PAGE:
By Rick Riozza

Don’t be fooled. A Fumé Blanc is a Sauvignon Blanc. It happens so often: When a customer requests me to recommend a nice Sauv blanc, I’ll point out, among others, some tasty Fumé Blanc on the shelves; and then, they will invariably correct me and say, “No—I’m interested in a Sauvignon Blanc.” I know—don’t sweat the small stuff.

It must be the heat of the desert here in the Coachella Valley that has affected my mind. It seems that my last several articles have been on red wines—albeit, delicious red wines, but out here in the desert, right after Spring has sprung, we’re knee deep in heat! We should be talking about some refreshing white wine with our weather!

So are we happy now? Let’s do enjoy some refreshing crisp white wine: Fumé Blanc. So why is there another name for the settled Sauv Blanc. “Ah!” —you say, “it must be French.” And that’s fair. Fumé is a word in French referring to a smoke-like vapor or substance, and, blanc of course means white.


But there really is no “fumé blanc” produced in France. There is the very famous Pouilly-Fumé wine appellation for the dry sauvignon blanc white wine produced around Pouilly-sur-Loire in the Loire Valley, and that wine is usually compared to the also famous Sancerre, Pouilly’s neighbor on the Loire River.

But the fun story for wine enthusiasts is that decades ago, Robert Mondavi wanted to increase the interest of Sauvignon Blanc. Back in the 60s, when Americans were beginning to warm up to everyday wine consumption, Sauv Blanc was hardly a wine anyone had heard of. Sure, it was around since the late 1800s, but it was considered a boring variety, mainly used for sweet wine production which satisfied most Americans back then.

But, leave it to the great Robert Mondavi, both wine maker and businessman, to recognize the potential of the grape and decided to produce a quality dry Sauvignon Blanc in 1960s. Thinking outside of the box, Mondavi decided to invent another name for the variety. So there you go—fumé blanc was born! Hey—that’s how you do it!

But let me digress a bit since we’re all talking about Sauv Blanc anyway. For wine enthusiasts who like to dig a bit deeper, you’ll appreciate the distinctions: Pouilly-Fumé vs. Sancerre.

Pouilly-Fumé tends to be a little broader, softer, slightly less vibrant and aromatic than Sancerre. It can have a smoky character, especially those from flinty soils, but this can also be true of Sancerre grown on flint.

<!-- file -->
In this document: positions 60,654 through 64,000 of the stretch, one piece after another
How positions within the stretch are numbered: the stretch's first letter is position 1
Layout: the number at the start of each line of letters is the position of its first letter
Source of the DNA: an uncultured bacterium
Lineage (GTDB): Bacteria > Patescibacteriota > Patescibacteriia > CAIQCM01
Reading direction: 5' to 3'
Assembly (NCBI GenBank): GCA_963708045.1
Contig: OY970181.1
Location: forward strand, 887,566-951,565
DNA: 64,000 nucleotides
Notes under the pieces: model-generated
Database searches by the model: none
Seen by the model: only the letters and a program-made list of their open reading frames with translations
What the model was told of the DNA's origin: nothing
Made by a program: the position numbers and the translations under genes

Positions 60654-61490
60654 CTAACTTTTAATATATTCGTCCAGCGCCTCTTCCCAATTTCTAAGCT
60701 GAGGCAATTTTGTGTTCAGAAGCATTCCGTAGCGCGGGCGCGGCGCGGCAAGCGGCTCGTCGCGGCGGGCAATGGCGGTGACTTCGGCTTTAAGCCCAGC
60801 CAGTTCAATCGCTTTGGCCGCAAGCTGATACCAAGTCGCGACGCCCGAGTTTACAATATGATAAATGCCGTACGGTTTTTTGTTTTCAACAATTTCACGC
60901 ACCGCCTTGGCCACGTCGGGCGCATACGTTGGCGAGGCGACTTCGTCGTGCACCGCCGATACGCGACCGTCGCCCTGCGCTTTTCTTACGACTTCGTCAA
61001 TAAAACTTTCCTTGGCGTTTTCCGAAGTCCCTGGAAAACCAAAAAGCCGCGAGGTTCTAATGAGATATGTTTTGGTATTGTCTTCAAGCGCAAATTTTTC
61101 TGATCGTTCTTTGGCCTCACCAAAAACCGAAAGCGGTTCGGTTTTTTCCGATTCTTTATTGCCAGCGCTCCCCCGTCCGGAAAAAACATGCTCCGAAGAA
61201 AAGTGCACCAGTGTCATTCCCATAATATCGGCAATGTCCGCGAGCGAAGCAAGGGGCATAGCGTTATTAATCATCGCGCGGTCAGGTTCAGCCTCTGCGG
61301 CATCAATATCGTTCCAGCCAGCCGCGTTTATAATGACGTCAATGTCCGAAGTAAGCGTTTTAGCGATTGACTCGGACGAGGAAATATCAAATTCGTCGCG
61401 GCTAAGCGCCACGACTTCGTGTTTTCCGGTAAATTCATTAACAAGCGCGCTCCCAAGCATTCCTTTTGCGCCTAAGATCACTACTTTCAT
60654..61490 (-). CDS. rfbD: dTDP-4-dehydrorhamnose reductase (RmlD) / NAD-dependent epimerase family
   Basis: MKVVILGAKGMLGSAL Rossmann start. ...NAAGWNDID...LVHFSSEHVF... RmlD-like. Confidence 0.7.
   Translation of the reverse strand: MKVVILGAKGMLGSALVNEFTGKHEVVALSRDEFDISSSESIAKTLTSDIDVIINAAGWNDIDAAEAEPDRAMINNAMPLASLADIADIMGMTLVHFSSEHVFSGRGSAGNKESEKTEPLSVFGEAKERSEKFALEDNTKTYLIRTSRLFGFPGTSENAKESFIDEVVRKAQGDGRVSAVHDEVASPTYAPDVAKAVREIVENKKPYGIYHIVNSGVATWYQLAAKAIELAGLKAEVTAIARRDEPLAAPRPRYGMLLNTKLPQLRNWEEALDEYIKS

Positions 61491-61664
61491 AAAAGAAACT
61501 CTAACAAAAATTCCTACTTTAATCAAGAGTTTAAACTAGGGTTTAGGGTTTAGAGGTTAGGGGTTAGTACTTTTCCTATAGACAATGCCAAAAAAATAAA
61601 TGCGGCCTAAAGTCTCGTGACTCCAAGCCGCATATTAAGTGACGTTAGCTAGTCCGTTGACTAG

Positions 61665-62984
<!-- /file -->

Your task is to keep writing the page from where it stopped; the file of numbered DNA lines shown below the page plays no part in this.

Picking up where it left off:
Both Pouilly-Fumé and Sancerre, especially the good ones, have grass and citric characters – typically grapefruit – rather than the classic notion of cat’s pee, which in the Loire is a sign of unripe grapes. In ripe, hot years stone-fruit characters emerge. The differences are nuanced and subtle.

I like the poetic difference the late Kit Stevens, Master of Wine, declared: “Pouilly-Fumé like summer – meaning that Sancerre is more immediately approachable in its youth, but with Pouilly-Fumé, you have to wait.

‘Pouilly-Fumé is more mineral, a connoisseur’s wine. It was very famous in the 1980s and ’90s, until Sancerre eclipsed it in popularity – maybe partly because Sancerre is easier to pronounce.” The best thing is to try them together and see if you can taste the differences.

Okay—back to California Fumé Blanc. In one sense, there is a difference in that name as compared to Sauv Blanc (oh-no—didn’t we spend time saying there isn’t?). Well—here it is: The primary difference comes after the wine has been produced and how it is aged. Fumé Blanc is a Sauvignon Blanc that is typically aged in oak barrels after fermentation while Sauv Blanc is traditionally aged in stainless steel vats after fermentation.

But remember, legally speaking there is no distinction. You can call this that, and that this. In other words, Fumé Blanc is not necessarily oaked.

The result is Fumé might have a slight amount more body than that of Sauv Blanc, which on the other hand is known to be fruity, clean and bright on the palate. Wines that are aged in oak barrels are generally fuller-bodied. These usually have higher viscosity, thus they leave a heavy and rich feeling on the palate. Generally speaking—taste wise, Sauv Blanc has got its herbaceousness, Fumé comes of with more rounded fruit, such as melons and mangos.

As I looked down my wine aisle, I see two national brands that have Fumé Blanc on their label (and for that matter, each label has also the name Sauvignon Blanc on it!):

2021 Ferrari-Carano Fumé Blanc, ($15) This is a blend of Sauv Blanc grapes from Sonoma County—Dry Creek, Alexander, Russian River and Knights Valley. When the grapes arrive at the winery, each lot is gently crushed and pressed into stainless steel tanks for 48 hours of cold settling. The juice is either transferred to stainless steel tanks or older French oak barrels for fermentation. The wine in barrels is sur lie aged and stirred every other week for two months, then blended and bottled.

This wine opens with enticing aromas of guava, apricot, lychee, and Meyer lemon. The palate is crisp and juicy, offering ripe pineapple, mango, peach, and fresh lemon cream flavors. The bottle is certainly a favorite of our desert crowd; they buy this up all day long.

The next bottle is an example of utilizing the Fumé Blanc name, but it’s made completely in stainless steel! 2021 Dry Creek Vineyard Fumé Blanc, ($15). It is certainly a delicious wine: Aromatics of lime, lemon, white peach and grapefruit leap forward from the glass with nuances of honeydew, lemongrass and white tea. On the palate, the wine is intense and bright with tangerine, passionfruit, and cucumber. The underlying minerality, hints of hibiscus, lemon verbena and jalapeño contribute to this wine’s refreshing, crisp finish. Cheers!